BACKGROUND: Serum autoantibodies against the water channel aquaporin-4 (AQP4) are important diagnostic biomarkers and pathogenic factors for neuromyelitis optica (NMO). However, AQP4-IgG are absent in 5-40% of all NMO patients and the target of the autoimmune response in these patients is unknown.
Since recent studies indicate that autoimmune responses to myelin oligodendrocyte glycoprotein (MOG) can induce an NMO-like disease in experimental animal models, we speculate that MOG might be an autoantigen in AQP4-IgG seronegative NMO. Although high-titre autoantibodies to human native MOG were mainly detected in a subgroup of pediatric acute disseminated encephalomyelitis (ADEM) andmultiple sclerosis (MS) patients, their role in NMO and High-risk NMO (HR-NMO; recurrent optic neuritis-rON) remains unresolved.
RESULTS: We analyzed patients with definite NMO (n=45), HR-NMO (n=53), ADEM (n=33), clinically isolated syndromes presenting with myelitis or optic neuritis (CIS, n=32), MS (n=71) and controls (n=101; 24 other neurological diseases-OND, 27 systemic lupus erythematosus-SLE and 50 healthy subjects) for serum IgG to MOG and AQP4.
AQP4-IgG was found in patients with NMO (n=43, 96%), HR-NMO (n=32, 60%) and in one CIS patient (3%), but was absent in ADEM, MS and controls.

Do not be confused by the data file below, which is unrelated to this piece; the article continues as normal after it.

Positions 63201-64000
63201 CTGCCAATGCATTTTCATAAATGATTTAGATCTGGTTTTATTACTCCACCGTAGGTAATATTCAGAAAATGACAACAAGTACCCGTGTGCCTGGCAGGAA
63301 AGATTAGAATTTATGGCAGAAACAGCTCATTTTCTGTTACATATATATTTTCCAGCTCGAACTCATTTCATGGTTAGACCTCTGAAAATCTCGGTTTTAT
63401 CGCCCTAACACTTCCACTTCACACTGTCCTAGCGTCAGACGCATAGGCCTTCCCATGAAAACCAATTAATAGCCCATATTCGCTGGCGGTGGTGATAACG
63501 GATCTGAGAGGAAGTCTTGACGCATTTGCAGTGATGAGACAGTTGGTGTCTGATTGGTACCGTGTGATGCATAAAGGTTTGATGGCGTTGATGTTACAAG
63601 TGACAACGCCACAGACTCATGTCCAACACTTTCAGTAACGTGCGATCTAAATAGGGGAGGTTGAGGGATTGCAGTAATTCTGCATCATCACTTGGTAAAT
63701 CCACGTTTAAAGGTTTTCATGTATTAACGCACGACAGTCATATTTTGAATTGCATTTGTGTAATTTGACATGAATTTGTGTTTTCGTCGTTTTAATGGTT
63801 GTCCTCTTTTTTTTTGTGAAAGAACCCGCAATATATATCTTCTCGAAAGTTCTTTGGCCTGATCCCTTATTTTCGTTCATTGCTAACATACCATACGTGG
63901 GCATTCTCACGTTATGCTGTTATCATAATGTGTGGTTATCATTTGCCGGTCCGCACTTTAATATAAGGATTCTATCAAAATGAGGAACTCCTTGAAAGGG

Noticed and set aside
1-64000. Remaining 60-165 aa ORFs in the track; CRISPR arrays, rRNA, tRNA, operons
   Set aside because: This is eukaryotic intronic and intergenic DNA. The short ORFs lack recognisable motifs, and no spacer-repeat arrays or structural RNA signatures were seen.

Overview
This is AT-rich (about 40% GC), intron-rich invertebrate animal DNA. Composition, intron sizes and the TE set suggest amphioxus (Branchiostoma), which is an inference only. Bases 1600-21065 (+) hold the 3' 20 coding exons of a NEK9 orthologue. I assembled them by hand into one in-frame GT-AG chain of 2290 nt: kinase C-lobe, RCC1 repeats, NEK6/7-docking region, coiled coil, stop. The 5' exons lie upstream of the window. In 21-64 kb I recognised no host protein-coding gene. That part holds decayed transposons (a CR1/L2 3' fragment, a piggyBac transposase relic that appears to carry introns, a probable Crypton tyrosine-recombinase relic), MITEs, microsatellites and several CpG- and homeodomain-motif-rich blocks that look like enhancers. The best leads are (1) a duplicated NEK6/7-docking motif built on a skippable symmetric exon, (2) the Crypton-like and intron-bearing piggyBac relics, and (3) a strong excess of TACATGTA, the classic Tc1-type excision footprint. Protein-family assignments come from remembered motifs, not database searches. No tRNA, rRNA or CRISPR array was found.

High-titre MOG-IgG was found in patients with ADEM (n=14, 42%), NMO (n=3, 7%), HR-NMO (n=7, 13%), CIS (n=2, 6%), MS (n=2, 3%) and controls (n=3, 3%, two SLE and one OND). Two of the three MOG-IgG positive NMO patients and all seven MOG-IgG positive HR-NMO patients were negative for AQP4-IgG.
Thus, MOG-IgG were found in both AQP4-IgG seronegative NMO patients and seven of 21 (33%) AQP4-IgG negative HR-NMO patients. Antibodies to MOG and AQP4 were predominantly of the IgG1 subtype, and were able to mediate complement dependent cytotoxicity at high-titer levels.
CONCLUSIONS: We could show for the first time that a subset of AQP4-IgG seronegative patients with NMO and HR-NMO exhibit a MOG-IgG mediated immune response, whereas MOG is not a target antigen in cases with an AQP4-directed humoral immune response.
A further example of diseases may be caused by different triggers, and so it is likely that in MS that a similar clinical profile can be caused by immune attack of different targets. Whether this be different myelin-proteins, non-myelin protiens….. or a virus or viruses, etc.(for those that don’t think that MS is autoimmune). It also remains to be seen have these antibodies do but we know that in animals antibodies that react with MOG and cause complement (a cascade of molecules that punch holes into things) dependent cytotoxicity (killing of cells) cause the destruction of myelin and augment the inflammatory response.